New funding for innovative health sciences research
This article was originally published in the Queen's Gazette.
Cutting-edge health sciences projects played a starring role in attracting $3M in new research funding to Queen’s.
Queen’s Health Sciences researchers are responsible for over half of the university’s projects selected as part of the Government of Canada’s investment to support high-risk, high-reward research through the New Frontiers in Research Fund (NFRF) Exploration and Research in a Pandemic Context streams. The $45 million announcement was made Monday by the Honourable François-Philippe Champagne, Minister of Innovation, Science and Industry, and the Honourable Jean-Yves Duclos, Minister of Health. Queen’s researchers received a total of $3 million in support.
Pushing the boundaries of research
The 2021 Exploration stream grants funding for programs that propose exciting new areas of research with an interdisciplinary approach. Five Queen’s research programs will receive $250,000 each, including four collaborative projects featuring QHS researchers:
The genetic and epigenetic origins of cancer are the root of a program led by Anna Panchenko (Pathology and Molecular Medicine) and Maria Aristizabal (Biology). The team will investigate the role of mutations in histone genes in the genesis of cancer using an integrative in silico/ in vivo platform. Histones are proteins that help form the structure of chromosomes and might have the potential to be used as diagnostic biomarkers or targets for therapeutic intervention.
Zongchao Jia (Biomedical and Molecular Sciences) and Yong Jun Lai (Mechanical and Materials Engineering) are partnering to develop a microsensor to help test novel drugs with potential to treat bacterial infections without causing antibiotic resistance. They will work with a family of compounds that, instead of killing the bacteria, reduce their virulence. The immediate application of the research would be to treat infections caused by Pseudomonas aeruginosa, an opportunistic bacterium known for causing severe disease, particularly in immunocompromised patients and those with cystic fibrosis.
A team led by Beata Batorowicz (School of Rehabilitation Therapy) and Sidney Givigi (School of Computing), experts in the fields of rehabilitation science, child development, computer science, engineering, education, and ethics will work together to develop new tools to improve communication for children with neuromotor disabilities. Their idea is to use robots to improve quantity and quality of social interactions, helping children overcome the challenges posed by impaired speech and mobility.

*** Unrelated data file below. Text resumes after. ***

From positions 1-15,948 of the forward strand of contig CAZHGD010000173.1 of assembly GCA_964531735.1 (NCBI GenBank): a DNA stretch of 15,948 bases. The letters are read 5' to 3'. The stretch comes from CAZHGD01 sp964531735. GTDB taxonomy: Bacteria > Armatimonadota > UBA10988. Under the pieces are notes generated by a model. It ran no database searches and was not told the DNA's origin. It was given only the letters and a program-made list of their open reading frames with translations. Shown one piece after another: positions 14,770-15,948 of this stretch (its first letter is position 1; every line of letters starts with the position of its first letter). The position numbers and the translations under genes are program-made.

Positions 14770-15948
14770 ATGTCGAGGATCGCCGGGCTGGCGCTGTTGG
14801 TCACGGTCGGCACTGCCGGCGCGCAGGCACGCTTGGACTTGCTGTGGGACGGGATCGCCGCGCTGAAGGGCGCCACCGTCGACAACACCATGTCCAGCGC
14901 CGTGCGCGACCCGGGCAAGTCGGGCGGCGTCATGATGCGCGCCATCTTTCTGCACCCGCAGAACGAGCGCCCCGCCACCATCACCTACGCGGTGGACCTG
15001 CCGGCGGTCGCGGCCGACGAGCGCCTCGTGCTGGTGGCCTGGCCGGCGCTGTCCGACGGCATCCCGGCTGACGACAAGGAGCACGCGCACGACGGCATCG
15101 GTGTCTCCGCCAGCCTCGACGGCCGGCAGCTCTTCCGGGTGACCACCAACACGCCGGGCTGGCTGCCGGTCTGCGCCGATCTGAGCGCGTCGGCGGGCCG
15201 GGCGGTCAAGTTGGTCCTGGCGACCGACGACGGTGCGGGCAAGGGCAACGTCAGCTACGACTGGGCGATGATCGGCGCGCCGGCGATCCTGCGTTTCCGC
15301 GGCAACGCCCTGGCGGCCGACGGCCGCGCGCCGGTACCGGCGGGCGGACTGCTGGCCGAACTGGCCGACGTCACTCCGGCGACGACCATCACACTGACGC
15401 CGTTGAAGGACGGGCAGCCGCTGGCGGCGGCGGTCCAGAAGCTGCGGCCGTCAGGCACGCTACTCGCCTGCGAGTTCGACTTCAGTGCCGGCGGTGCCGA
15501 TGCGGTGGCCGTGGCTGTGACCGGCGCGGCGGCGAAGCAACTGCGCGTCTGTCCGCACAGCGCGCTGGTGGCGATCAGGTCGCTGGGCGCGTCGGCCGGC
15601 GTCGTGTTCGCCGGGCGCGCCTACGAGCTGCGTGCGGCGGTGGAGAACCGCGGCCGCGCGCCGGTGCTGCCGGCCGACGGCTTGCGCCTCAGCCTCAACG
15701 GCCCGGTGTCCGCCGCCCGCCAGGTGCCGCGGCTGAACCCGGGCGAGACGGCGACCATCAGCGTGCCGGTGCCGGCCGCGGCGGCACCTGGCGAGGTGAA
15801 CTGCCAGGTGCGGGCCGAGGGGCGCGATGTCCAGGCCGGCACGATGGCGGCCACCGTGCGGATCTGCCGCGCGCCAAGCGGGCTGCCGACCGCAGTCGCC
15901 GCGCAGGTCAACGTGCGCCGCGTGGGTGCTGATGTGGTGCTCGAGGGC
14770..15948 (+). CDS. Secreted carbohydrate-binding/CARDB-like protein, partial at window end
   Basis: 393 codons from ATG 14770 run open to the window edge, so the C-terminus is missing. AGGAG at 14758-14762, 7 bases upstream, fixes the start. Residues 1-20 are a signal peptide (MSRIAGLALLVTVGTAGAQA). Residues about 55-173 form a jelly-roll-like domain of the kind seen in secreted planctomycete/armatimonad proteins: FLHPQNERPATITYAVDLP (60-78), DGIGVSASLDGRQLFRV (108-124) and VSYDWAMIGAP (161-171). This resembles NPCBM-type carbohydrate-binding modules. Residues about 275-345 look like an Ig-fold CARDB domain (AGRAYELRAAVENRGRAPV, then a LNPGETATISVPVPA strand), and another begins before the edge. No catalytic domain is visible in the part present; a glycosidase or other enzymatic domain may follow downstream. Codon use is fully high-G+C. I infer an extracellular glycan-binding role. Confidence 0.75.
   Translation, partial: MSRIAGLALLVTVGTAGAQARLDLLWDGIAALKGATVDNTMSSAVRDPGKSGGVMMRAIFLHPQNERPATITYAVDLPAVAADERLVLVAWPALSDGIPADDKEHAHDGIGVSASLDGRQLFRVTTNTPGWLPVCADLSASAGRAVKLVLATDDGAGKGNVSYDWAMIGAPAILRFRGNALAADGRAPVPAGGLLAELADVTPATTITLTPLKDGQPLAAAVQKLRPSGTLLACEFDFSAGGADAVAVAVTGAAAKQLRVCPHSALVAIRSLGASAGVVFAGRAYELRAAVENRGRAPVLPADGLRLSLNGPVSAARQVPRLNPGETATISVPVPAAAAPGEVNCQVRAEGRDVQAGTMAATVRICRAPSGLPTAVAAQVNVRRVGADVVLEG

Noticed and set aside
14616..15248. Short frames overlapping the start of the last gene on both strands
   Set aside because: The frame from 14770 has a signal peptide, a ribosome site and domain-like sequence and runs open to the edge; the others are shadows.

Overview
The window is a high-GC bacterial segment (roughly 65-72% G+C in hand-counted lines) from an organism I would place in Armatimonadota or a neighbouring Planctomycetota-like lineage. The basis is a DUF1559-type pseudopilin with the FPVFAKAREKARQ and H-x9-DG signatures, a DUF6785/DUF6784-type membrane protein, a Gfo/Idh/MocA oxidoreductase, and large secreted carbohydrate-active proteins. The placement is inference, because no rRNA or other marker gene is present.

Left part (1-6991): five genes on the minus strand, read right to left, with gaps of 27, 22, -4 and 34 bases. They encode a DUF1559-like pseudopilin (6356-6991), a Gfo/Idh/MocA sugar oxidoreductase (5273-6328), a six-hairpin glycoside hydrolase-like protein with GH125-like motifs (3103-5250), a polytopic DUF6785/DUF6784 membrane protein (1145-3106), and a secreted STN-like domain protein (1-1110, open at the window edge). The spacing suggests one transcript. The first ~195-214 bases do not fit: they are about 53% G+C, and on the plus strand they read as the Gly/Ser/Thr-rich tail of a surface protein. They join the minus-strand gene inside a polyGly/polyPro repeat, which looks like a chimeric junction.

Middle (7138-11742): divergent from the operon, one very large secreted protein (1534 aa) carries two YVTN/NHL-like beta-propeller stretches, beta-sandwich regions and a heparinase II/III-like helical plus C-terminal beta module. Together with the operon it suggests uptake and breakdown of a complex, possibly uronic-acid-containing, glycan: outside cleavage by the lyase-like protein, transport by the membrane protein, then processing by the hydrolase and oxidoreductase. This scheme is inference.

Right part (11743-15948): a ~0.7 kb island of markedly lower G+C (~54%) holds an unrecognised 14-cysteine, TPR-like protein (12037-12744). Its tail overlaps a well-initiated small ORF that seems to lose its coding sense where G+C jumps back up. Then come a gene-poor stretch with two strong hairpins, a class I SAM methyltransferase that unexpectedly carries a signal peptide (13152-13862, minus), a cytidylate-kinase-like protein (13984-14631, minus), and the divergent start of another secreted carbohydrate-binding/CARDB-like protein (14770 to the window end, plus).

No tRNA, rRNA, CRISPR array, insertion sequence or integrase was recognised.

Jason Gallivan (Biomedical and Molecular Sciences/ Psychology) and Anita Tusche (Economics/ Psychology) are looking into the potential of digital technology to protect people from the bodily effects of social isolation – experienced, for example, during the pandemic lockdowns. They aim to understand the multifaceted neurobiological changes that occur during isolation and test how virtual interactions – like video chats – can reduce them. The team expects results could be used to rethink digital technology applications (e.g. remote education, telemedicine) and social policy (e.g. concerning vulnerable populations with limited access to digital resources).
Seeing the pandemic impacts and opportunities through multiple lenses
Seven research projects at Queen’s received funding from the 2021 Innovative Approaches to Research in the Pandemic Context competition, a program that encourages scholars to pioneer innovative solutions to research challenges brought on by the pandemic. Each project was granted $250,000 and included two from QHS researchers:
Infants born with complex health conditions require ongoing neonatal follow-up visits to track their health and development to ensure their future wellbeing. The COVID-19 pandemic restrictions have compounded the myriad of geographic and socioeconomic factors posing significant barriers for families to access the care they need. Sandra Fucile (School of Rehabilitation Therapy) and her team at Kingston Health Sciences Centre are proposing the creation of a parent-administered, virtually guided standardized tool for evaluating developmental milestones of at-risk infants. This study has potential to allow for equitable health service delivery to all children across Canada.
The humanitarian crisis in Venezuela is the world’s second largest after Syria. Researchers Susan Bartels (Emergency Medicine) and Amanda Collier (Emergency Medicine) are proposing the use of an app (Balcony.io) to help migrants and humanitarian responders communicate even when travel is restricted, while simultaneously collecting important research data to inform responsive decision making and resource allocation during crises. If successful, this study on the use of Balcony.io in Latin America’s migration crisis will bring the voices and needs of migrants to the forefront, while allowing response teams to pivot in real time to rapidly changing circumstances.
"The NFRF programs challenge researchers to come up with out-of-the-box solutions to complex global problems," says Nancy Ross, Vice-Principal (Research). "Congratulations to our funded research teams for their novel ideas and creativity. I look forward to seeing how these projects progress and evolve."